equipment. "They need to be self-sufficient for six months,
with vehicles, munitions, tents, everything." Only 200 out
of 300 Ghanaians had arrived, with the balance due by the end
of July. The Nepalese contingent of 150 would not be at full
strength until the end of October. The Malawians had been
motivated to deploy, but had received news from the IMF that
their budget would not support necessary equipment
procurement, so they would not be coming at all. The SRSG
said he was exploring replacement options from other
countries. Despite these difficulties, the SRSG stressed
that many contingents were doing relatively well, with
African troops especially well-received by the Chadians.




6. (SBU) In answer to questions from SE Gration on the
nature of JEM's presence in Chad, the SRSG noted that JEM
fighters cross into Chad regularly to visit relatives. They
often arrived fully equipped and in columns with vehicles.
They generally stay for short periods. Angelo made clear
that the UN had no evidence of any JEM training camps in
Chad. Angelo offered that the GOC "turned a blind eye" to
JEM's presence vice actively supporting the force. The SRSG
indicated that over the past three to four months, the GOC
and JEM had seen advantages in maintaining mutual distance
from each other. "As the GOC feels stronger, vis a vis
defeating Chadian rebels, it has less need for JEM support,"
he noted. The SRSG could not speak accurately to JEM
presence and activity much north of Bahai town and wondered
also what was happening in Pres Deby's "home town" of Am




7. (SBU) The SRSG said that the decisive defeat of Chad
rebels by GOC military May 7 might well have been their "Swan
Song," having revealed their political as well as military
weakness and vulnerability. The rebel groups were splitting
into smaller factions; they needed "child-soldiers" to fill
out their ranks (the GOC had captured 130 of them, some as
youing as nine years old); and they were vulnerable to GOC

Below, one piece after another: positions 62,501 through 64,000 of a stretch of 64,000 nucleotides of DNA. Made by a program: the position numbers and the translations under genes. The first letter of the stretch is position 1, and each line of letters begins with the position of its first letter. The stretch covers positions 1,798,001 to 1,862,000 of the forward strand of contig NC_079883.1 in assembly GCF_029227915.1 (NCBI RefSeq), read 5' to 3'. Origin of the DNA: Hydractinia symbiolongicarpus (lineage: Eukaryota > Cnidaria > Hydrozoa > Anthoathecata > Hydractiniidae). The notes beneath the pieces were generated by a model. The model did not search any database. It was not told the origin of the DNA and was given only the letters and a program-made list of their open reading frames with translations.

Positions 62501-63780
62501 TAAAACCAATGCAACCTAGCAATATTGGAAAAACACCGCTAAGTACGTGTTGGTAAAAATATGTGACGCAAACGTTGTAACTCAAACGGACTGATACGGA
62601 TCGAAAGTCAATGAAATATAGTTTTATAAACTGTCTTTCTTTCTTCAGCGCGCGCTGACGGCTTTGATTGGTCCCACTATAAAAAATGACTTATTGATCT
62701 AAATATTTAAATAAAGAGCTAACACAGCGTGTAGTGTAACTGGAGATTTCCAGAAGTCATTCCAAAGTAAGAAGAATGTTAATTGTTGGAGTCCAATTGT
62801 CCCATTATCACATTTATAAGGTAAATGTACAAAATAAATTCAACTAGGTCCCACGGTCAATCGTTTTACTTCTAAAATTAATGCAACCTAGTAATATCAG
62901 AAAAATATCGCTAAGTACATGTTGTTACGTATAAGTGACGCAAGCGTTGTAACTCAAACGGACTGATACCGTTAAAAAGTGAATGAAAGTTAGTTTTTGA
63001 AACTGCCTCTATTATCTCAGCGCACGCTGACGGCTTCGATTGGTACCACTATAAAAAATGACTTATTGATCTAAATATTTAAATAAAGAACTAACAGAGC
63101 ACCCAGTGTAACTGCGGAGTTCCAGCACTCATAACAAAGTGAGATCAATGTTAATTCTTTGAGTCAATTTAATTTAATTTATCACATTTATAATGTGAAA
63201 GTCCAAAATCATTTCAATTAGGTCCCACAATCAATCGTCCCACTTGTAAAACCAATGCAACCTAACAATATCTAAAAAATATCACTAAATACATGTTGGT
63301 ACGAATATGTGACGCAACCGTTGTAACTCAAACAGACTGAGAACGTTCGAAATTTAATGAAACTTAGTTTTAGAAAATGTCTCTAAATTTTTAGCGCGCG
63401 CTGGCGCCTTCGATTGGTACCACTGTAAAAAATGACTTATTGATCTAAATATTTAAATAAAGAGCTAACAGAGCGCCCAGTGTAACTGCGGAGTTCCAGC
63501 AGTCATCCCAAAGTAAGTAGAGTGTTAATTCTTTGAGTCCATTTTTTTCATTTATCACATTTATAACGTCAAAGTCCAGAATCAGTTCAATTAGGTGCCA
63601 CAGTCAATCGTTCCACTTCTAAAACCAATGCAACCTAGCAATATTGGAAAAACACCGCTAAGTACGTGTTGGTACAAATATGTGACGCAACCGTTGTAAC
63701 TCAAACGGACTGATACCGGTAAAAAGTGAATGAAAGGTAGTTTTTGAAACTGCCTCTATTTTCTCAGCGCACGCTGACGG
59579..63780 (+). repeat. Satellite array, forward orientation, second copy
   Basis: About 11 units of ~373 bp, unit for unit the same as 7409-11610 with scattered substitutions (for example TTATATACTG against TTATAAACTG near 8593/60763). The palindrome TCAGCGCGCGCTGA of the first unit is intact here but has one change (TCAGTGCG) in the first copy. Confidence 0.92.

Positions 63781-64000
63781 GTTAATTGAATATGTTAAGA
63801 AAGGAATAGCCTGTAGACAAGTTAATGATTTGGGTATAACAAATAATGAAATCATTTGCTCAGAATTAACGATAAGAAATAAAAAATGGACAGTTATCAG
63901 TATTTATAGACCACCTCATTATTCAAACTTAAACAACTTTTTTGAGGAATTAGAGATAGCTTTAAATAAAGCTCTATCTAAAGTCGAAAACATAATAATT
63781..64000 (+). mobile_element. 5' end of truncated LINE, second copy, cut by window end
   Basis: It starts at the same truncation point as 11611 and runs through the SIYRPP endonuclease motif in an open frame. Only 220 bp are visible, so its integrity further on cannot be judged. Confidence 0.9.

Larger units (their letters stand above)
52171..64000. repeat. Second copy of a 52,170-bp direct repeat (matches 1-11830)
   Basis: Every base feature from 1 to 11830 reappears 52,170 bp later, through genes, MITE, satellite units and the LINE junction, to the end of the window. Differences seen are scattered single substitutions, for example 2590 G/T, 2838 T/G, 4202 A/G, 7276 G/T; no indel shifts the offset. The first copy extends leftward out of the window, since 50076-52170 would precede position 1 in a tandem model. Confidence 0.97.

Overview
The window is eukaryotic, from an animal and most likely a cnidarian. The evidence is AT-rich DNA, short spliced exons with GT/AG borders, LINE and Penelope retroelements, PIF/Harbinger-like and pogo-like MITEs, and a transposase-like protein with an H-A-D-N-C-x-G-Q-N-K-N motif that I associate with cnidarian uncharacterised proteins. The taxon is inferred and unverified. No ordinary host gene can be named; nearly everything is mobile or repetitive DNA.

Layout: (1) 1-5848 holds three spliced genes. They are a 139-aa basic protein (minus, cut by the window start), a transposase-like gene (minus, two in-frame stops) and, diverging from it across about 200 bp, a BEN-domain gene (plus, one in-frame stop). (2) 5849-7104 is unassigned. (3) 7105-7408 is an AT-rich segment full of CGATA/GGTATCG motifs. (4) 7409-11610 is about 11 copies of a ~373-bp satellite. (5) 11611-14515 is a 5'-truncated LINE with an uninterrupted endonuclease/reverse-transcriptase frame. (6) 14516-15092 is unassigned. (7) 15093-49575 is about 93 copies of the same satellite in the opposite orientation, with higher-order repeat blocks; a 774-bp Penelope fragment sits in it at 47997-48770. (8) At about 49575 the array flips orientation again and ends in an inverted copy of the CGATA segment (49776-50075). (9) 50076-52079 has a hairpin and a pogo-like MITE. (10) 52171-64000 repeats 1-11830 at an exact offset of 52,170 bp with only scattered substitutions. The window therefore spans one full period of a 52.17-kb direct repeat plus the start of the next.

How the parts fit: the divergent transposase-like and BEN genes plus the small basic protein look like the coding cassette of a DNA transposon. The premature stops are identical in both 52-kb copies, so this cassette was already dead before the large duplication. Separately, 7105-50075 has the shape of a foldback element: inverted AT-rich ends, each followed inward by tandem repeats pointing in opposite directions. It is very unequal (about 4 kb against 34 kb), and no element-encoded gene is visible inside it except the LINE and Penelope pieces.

air power, the SRSG said. Nonetheless, Angelo indicated that
individual rebels and small groups of rebel fighters were
continuing to cause problems along the border in Eastern
Chad, including engaging in banditry and selling arms to
civilians, both of which increased instability. SE Gration
stated that he was putting pressure on the GOS to retract
support from the Chadian rebels, and that he believed
Khartoum would do so. The SE noted that he viewed
cross-border movements by either JEM or Chadian rebels as
"invasions" of sovereign territory.



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8. (SBU) The SRSG detailed growing problems in the vicinity
of Birao in northeastern CAR, stating that one of the biggest
concerns in the wake of the June 6 and June 21 rebel attacks
was complete loss of state authority in the area. According
to the SRSG, the governor and prefect, among others, had
abandoned the area, save for one local MP. The SRSG said he
felt that violence in Birao was a clash between two
communities. FACA soldiers, who were caught in the middle of
these clashes and left without pay or support, had aligned
with one rebel group out of fear. The result, according to
the SRSG, was that the soldiers stayed in their barracks
while the rebel group patrolled the town, hich was mainly
deserted with up to 60 percent o houses having been torched.
The SRSG said he ws seeing a proliferation of rebels
groups, by ethicity, with one group even linked with
Darfuri-bsed militia. Although Angelo defined the conflict
as "local," he recognized that the groups wer well armed.
Thus the potential for the violence to spread both across the
border and into the CAR's diamond-mining area south of Vakaga
was very much present.

9. (SBU) The SRSG said that MINURCAT forces -- fully
deployed but insufficient for the size of the area -- were
patrolling the town. All humanitarian operations had been
suspended, leaving 40,000 people without any assistance.
Angelo underscored his concern for food supplies in the area,
estimated at only 258 tons, in response to which the SE
offered to raise the issue during June 30 meetings with WFP
officials in Rome.

10. (SBU) Angelo said that he would be in New York for the
MINURCAT mandate renewal at the end of July. We advised him
to spend a day in Washington as well, consulting with
leadership in the AF and IO bureaus.

11. (U) Minimize considered.